Welles Again, Naturally


Late last Summer we explored some of the works of American filmmaker Orson Welles in detail, dissecting and discussing the likes of his F For Fake, a fantastical documentary made during the director’s latter years and Falstaff: Chimes At Midnight, which was written for Cambridge’s Take One. Our work culminated in a special publication, The Lesser Spotted Welles, which is available to download from iTunes. This month we’re returning to to the well(es), so to speak, and continuing our examination of the work of the man who might just be the greatest filmmaker that ever lived.

The core essay will be one tackling the film which is perhaps Welles’ most enigmatic feature, Mr. Arkadin, aka Confidential Report. So illusive is this particular picture that even deciding which cut of the film to watch first is a Rubik’s cube of a task, with the film available in no less than four cuts, if one includes the novel penned by Welles himself, and none of which are considered ‘definitive’ by any definition. As a part of this season on Welles we’re also going to take a look at some of the films in which Welles performed, as opposed to directed. The Roots Of Heaven, John Huston’s 1958 film makes for the perfect heat-singed companion to Welles own tale moulded in a sweat-soaked land afar, Touch Of Evil, while Richard Fleischer’s Compulsion, from a year later also makes for an interesting commentary on justice that too makes for a notable sister-work to Touch Of Evil.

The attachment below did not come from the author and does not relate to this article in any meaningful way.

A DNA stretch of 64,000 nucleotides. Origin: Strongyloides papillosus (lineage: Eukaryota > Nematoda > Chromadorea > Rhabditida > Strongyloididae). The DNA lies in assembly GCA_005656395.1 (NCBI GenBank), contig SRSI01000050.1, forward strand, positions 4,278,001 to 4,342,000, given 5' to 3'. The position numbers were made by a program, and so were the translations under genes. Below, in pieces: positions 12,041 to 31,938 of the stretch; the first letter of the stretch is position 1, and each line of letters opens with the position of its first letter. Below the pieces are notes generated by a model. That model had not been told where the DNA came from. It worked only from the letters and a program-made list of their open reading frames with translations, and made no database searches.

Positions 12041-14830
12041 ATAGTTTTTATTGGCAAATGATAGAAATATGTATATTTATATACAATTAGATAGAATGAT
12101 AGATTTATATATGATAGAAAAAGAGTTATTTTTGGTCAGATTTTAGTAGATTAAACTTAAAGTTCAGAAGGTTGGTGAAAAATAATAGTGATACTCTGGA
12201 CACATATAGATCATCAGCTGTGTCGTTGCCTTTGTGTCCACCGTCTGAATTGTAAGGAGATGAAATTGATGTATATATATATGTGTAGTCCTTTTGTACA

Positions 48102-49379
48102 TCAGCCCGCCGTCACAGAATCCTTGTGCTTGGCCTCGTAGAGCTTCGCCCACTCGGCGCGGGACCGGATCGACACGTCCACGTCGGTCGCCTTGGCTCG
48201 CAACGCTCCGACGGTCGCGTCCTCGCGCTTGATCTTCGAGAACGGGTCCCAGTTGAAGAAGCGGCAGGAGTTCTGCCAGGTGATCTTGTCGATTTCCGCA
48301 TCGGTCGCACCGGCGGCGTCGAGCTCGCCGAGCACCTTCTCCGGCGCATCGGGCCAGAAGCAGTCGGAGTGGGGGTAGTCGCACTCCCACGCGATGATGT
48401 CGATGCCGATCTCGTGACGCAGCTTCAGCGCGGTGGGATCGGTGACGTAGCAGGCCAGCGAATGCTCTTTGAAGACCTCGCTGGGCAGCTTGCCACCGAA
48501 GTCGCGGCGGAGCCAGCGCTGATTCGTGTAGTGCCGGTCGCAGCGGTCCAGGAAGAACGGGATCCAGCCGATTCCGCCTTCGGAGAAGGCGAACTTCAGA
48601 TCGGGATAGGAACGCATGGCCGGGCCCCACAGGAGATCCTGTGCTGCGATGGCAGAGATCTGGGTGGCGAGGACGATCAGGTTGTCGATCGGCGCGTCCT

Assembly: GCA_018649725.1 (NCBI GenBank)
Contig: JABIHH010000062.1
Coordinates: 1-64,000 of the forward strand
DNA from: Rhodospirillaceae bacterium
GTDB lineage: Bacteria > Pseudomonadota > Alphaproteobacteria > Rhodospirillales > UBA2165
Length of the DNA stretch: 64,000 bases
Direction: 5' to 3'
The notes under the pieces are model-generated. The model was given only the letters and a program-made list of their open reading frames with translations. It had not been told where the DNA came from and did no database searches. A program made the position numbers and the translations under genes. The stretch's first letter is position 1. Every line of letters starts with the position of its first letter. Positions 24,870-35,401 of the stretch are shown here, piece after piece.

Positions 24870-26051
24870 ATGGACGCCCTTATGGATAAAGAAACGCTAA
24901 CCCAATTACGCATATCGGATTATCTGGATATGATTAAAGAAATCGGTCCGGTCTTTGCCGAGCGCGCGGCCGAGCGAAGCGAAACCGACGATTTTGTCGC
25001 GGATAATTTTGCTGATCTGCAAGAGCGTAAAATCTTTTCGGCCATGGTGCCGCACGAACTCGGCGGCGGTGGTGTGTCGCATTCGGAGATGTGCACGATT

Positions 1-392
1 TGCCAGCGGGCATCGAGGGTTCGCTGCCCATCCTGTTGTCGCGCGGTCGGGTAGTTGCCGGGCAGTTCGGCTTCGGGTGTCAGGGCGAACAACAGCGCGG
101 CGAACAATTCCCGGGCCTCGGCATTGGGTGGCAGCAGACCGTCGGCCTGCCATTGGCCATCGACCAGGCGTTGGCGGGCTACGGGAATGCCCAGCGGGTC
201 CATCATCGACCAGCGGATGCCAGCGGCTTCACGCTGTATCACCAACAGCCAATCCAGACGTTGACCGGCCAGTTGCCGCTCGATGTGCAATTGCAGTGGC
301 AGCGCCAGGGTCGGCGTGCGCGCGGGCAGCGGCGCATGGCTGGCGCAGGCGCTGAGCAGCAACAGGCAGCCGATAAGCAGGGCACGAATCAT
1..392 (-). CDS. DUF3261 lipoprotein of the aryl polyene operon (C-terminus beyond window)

There are a couple of other interesting little ideas in the pipeline too, including a piece that may or may not ever see the light of day in which we ponder just why it is that a fervent return to Welles is an annual occasion at Hope Lies at 24 Frames. He’s one of the few filmmakers in which is the case, with perhaps only Jean-Luc Godard and Robert Bresson sitting alongside him. Join us on the hashtag #arkadin. 


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